Guidelines recommend that clinicians estimate patient life expectancy from other causes of mortality when making treatment decisions for prostate cancer. However, simple and accurate tools for estimating other-cause life expectancy in men with prostate cancer are lacking. We aimed to develop and validate an accurate, usable prediction model for other-cause mortality in patients with prostate cancer diagnosed in the United States.
Model training was performed using the National Health and Nutrition Examination Survey 1999-2010 including men age > 40 with follow-up through 2014. The model was validated in the Prostate, Lung, Colon, and Ovarian Cancer Screening Trial prostate cancer cohort, which enrolled patients from 1993-2001 with follow-up through 2015. Time-dependent AUC and calibration were assessed in the validation cohort. Analyses were performed to assess algorithmic bias.
The 2,420 patient training cohort had 459 deaths over a median follow-up of 8.8 years among survivors. The final model included 8 predictors: age, education, marital status, diabetes, hypertension, stroke, body mass index, and smoking. It had an AUC of 0.75 at 10 years for predicting other-cause mortality in the validation cohort of 8,220 patients. The final model significantly outperformed the Social Security Administration life tables and showed adequate predictive performance across race, educational attainment, and marital status subgroups. There is evidence of major variability in life expectancy that is not captured by age, with life expectancy predictions differing by 10+ years among patients of the same age.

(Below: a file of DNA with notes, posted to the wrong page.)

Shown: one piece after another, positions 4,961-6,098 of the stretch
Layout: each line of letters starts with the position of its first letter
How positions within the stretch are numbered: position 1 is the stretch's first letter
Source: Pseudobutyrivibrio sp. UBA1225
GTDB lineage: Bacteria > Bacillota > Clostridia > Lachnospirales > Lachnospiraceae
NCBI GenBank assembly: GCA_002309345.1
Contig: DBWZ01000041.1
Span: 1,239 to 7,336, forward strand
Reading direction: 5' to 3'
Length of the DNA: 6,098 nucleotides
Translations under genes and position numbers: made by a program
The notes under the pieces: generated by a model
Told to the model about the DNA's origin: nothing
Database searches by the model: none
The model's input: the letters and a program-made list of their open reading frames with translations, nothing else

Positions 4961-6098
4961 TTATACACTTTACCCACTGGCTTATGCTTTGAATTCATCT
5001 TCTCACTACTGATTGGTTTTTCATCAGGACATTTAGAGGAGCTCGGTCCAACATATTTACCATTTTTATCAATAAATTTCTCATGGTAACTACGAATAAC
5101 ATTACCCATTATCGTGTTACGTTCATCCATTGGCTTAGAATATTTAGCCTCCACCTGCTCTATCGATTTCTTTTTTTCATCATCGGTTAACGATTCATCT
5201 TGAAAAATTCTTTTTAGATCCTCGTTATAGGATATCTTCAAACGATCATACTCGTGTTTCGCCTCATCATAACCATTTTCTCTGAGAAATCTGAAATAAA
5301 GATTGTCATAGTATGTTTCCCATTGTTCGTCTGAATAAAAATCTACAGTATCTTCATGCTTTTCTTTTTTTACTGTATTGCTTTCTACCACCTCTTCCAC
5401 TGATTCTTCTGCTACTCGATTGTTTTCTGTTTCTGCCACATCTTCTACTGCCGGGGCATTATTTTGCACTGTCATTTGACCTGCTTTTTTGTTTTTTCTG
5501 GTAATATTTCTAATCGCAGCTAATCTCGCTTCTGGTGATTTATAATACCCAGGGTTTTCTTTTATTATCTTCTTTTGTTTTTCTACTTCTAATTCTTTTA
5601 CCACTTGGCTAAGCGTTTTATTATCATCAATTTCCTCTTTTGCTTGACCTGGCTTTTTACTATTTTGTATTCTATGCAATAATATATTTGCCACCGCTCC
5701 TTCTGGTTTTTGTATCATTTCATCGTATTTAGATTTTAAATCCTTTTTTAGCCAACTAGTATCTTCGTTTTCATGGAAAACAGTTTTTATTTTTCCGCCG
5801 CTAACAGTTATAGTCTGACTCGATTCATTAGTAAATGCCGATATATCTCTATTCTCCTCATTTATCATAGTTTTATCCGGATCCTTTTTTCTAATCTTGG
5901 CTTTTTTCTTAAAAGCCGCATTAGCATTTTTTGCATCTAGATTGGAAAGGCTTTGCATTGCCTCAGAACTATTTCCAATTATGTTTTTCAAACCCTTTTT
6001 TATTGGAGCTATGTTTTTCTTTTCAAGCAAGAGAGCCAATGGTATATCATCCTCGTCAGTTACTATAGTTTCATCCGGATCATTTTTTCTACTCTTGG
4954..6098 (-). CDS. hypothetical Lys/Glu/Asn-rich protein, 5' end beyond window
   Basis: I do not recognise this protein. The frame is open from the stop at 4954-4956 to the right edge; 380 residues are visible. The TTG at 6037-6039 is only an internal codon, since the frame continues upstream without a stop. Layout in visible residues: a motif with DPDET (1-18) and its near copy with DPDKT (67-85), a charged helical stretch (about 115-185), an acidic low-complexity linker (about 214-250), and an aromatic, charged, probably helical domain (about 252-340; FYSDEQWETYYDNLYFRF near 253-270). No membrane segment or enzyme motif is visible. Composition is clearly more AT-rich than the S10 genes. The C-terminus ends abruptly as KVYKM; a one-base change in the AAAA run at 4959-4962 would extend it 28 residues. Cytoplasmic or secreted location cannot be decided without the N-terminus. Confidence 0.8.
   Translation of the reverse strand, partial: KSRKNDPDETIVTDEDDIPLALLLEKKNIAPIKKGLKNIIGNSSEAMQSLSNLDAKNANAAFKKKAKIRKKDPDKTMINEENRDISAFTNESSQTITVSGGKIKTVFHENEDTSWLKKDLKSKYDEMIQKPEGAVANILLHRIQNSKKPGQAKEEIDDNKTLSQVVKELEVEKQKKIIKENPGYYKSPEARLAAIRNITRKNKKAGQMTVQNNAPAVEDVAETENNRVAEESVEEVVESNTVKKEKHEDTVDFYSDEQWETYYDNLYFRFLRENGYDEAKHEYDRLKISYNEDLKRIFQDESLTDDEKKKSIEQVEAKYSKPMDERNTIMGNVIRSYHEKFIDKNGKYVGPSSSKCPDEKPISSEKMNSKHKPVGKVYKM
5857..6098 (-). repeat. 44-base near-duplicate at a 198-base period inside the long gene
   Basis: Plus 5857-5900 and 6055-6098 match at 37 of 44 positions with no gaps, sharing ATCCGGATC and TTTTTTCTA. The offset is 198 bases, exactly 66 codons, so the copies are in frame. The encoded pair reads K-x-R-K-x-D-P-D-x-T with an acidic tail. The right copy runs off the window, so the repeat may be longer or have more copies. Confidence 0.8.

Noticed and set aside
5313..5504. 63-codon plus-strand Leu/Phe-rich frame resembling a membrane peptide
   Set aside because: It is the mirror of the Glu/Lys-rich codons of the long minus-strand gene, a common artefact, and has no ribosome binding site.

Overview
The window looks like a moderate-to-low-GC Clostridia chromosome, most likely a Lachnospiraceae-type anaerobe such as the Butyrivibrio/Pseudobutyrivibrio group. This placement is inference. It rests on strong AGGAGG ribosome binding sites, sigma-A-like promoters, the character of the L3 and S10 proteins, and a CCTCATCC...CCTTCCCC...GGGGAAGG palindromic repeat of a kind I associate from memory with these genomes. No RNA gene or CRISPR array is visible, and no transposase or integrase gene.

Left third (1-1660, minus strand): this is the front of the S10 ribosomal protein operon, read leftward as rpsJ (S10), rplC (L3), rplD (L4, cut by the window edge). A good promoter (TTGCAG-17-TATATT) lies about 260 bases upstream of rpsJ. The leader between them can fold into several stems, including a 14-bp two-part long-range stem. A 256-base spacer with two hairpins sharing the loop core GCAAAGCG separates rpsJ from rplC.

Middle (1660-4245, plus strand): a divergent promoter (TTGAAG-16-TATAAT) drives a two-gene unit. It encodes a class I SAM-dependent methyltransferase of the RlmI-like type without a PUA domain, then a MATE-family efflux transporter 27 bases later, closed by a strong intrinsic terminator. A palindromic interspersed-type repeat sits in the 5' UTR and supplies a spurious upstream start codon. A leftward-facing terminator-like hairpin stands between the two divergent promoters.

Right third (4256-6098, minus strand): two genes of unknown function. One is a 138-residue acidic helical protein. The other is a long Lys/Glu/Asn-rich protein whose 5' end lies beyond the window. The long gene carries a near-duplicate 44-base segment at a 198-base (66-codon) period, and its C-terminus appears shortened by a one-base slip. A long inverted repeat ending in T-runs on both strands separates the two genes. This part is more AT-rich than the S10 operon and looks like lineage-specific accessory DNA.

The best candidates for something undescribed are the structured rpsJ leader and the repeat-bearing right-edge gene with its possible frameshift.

Using two national cohorts, we have developed and validated a simple and useful prediction model for other-cause mortality for patients with prostate cancer treated in the United States, which will allow for more personalized treatment in accordance with guidelines.
BJU international. 2022 Apr 03 [Epub ahead of print]
Elizabeth C Chase, Alex K Bryant, Yilun Sun, William C Jackson, Daniel E Spratt, Robert T Dess, Matthew J Schipper
Department of Biostatistics, University of Michigan, Ann Arbor., Department of Radiation Oncology, University of Michigan, Ann Arbor., Department of Radiation Oncology, University Hospitals/Case Western Reserve University.